Office Plants Care Guide

Have questions about your office plants? Hopefully we have the answers. Below are some of our most frequently asked questions, but if you don’t see your question below feel free to send us an email or give us a call. We’re passionate plant experts and we love to share what we know.

WATERING

There are typically two types of plants used in office settings: desert-based succulents and tropical plants that grow beneath jungle canopies. Both types require a different approach.

An indoor tropical

For tropical plants used to moist substrate and humid air, touch the surface of the soil with your finger. It should feel slightly damp but not leave any residual moisture on your skin. If your finger comes up wet, you’re over-watering. If the surface is dry, your plant probably needs a drink.

A succulent arrangement

For succulents, the surface of the soil should typically be dry but slightly damp an inch below. These plants typically grow in arid environments and are used to unreliable rainfall. Think of them as the camels of the plant kingdom. Because they are built to store water over long periods, they soak up as much water as they can when they can get it. While this can be nice for the casual plant enthusiast because of the reduced maintenance requirements, it’s very easy to drown them. If your succulent sags or looks droopy, it’s probably over-watered. If its skin begins to prune, it might be time to hydrate.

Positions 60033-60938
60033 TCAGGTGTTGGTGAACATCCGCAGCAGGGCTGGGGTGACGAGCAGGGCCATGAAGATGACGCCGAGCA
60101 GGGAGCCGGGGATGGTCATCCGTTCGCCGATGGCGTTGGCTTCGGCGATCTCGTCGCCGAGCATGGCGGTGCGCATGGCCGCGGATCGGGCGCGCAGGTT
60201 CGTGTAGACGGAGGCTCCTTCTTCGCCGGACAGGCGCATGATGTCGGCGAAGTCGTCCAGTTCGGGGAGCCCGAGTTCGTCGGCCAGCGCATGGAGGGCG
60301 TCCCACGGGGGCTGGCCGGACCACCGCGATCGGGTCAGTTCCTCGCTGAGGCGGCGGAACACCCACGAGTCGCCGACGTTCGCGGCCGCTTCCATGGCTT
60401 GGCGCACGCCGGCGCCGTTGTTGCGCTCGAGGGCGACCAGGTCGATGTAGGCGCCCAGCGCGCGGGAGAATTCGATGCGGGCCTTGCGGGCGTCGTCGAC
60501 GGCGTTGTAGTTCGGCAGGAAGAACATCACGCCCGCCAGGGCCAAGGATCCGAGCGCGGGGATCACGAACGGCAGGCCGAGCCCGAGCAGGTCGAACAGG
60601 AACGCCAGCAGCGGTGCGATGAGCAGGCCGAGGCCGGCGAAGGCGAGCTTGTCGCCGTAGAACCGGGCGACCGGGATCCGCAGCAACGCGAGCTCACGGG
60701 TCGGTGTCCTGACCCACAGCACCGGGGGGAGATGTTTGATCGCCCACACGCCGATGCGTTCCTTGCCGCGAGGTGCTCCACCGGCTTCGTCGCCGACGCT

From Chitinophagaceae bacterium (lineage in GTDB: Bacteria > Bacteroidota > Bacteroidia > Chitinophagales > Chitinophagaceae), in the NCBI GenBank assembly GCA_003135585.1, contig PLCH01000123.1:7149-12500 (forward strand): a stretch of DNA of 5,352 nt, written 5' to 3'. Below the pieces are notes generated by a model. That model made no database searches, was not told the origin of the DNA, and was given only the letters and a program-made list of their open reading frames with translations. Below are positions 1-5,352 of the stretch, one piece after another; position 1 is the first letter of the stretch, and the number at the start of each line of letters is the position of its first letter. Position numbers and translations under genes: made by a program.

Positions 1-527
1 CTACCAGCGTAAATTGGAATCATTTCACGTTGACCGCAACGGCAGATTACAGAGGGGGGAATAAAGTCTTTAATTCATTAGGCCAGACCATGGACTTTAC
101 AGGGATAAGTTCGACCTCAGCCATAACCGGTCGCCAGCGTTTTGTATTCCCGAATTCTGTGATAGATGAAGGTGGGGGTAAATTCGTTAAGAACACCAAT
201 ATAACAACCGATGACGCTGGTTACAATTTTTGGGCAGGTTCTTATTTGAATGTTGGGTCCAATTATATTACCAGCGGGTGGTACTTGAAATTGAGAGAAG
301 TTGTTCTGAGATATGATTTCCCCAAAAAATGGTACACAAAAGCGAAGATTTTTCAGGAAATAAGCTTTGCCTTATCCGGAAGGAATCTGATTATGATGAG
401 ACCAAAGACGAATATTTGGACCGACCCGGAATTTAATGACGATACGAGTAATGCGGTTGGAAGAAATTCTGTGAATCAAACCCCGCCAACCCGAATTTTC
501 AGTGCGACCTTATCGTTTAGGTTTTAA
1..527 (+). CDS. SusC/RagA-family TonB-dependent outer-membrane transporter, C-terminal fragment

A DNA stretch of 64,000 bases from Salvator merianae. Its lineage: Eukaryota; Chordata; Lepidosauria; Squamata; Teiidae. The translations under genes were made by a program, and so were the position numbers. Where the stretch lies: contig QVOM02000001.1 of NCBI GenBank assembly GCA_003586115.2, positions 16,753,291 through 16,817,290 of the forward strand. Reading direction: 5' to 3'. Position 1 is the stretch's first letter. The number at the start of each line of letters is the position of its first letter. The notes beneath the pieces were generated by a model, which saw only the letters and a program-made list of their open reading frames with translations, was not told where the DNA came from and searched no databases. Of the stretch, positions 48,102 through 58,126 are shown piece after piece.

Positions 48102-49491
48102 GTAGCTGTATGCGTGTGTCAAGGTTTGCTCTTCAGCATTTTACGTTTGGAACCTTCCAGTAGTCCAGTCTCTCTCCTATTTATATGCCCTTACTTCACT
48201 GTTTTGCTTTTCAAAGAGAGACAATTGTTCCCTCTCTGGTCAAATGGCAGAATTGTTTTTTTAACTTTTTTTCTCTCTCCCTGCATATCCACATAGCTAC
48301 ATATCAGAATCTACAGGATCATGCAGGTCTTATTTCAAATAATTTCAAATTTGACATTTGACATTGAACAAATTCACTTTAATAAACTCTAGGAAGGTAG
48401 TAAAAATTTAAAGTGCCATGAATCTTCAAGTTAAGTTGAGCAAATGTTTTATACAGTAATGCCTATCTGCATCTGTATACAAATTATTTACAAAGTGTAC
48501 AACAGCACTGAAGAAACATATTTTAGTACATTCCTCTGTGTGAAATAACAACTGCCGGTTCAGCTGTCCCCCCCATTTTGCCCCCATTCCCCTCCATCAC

To know how often you should water your plant it is always helpful to do a little research into your specific plant, but even without having a background on your plant you can get an idea of whether or not it needs to be watered using a finger test. A finger test is a way of testing the moisture level of the top soil on your plant. It is done by sticking a finger in the top soil down to your first knuckle (about an inch) to determine if the soil in the root zone is damp. If the soil is dry below the surface, it is time to water.